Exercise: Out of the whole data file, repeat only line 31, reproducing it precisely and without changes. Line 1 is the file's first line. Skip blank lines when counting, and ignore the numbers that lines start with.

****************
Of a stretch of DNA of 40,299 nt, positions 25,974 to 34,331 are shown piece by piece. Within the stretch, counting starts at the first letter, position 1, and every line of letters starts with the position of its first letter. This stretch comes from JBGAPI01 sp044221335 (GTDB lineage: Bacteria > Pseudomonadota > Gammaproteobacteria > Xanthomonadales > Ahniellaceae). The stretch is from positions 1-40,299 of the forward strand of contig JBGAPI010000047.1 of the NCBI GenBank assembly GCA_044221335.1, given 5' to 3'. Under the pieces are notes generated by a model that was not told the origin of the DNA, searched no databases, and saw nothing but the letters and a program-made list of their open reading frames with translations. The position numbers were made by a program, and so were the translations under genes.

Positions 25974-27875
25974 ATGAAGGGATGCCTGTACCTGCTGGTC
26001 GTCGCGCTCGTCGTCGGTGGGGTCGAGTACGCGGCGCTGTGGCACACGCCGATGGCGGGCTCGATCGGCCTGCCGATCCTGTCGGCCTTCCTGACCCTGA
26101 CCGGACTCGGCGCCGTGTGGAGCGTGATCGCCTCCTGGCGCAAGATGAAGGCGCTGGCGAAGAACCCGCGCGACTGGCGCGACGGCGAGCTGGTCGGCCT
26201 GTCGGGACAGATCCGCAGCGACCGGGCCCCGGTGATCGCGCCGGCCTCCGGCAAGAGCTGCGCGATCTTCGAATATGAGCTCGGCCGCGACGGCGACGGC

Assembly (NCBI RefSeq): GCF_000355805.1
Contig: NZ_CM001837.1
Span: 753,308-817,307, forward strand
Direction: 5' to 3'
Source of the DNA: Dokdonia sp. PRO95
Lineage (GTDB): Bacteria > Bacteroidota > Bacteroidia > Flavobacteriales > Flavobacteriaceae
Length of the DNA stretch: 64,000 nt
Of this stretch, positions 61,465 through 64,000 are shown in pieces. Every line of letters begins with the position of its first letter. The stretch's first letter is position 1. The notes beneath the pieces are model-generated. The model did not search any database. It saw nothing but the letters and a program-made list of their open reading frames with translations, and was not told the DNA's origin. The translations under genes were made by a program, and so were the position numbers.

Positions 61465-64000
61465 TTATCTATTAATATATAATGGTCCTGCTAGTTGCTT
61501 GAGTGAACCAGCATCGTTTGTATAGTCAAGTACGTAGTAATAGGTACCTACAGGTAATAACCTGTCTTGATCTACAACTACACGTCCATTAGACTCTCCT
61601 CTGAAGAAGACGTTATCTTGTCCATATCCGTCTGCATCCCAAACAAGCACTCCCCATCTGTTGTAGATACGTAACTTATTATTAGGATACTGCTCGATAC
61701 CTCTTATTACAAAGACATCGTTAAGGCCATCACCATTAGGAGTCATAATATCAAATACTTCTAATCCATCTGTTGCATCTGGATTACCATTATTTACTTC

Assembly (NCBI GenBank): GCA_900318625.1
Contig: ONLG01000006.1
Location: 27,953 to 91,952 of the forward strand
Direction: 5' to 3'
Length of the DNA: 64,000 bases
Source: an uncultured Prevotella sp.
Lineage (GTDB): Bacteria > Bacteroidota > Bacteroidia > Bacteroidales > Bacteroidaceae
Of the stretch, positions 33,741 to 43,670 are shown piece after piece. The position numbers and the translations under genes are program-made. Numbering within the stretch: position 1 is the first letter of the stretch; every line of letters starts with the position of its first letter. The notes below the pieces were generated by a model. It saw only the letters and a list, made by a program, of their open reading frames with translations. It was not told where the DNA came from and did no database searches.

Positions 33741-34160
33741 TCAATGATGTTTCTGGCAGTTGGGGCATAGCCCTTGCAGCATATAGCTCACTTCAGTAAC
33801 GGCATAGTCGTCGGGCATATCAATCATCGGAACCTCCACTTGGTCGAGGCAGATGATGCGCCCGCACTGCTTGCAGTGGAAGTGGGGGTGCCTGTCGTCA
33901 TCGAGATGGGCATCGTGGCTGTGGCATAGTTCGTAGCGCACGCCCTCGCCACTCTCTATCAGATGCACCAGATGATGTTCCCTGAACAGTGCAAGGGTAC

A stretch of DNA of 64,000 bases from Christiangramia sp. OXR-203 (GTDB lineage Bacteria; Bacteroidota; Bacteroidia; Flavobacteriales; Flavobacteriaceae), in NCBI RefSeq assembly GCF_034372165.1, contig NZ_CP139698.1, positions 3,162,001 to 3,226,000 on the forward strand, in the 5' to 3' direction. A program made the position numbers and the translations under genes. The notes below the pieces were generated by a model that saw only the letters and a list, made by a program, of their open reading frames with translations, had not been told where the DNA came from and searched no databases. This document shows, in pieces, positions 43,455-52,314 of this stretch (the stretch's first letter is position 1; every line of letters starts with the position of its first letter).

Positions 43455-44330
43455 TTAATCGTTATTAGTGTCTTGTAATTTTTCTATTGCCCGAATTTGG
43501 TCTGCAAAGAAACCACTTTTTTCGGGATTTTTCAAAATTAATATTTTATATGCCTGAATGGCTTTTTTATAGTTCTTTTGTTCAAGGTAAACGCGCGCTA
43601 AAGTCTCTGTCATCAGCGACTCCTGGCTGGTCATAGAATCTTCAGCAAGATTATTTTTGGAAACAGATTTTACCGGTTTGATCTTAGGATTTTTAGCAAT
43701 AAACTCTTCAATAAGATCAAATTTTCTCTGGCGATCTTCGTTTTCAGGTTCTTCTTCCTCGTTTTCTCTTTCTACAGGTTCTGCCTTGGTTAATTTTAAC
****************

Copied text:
33901 TCGAGATGGGCATCGTGGCTGTGGCATAGTTCGTAGCGCACGCCCTCGCCACTCTCTATCAGATGCACCAGATGATGTTCCCTGAACAGTGCAAGGGTAC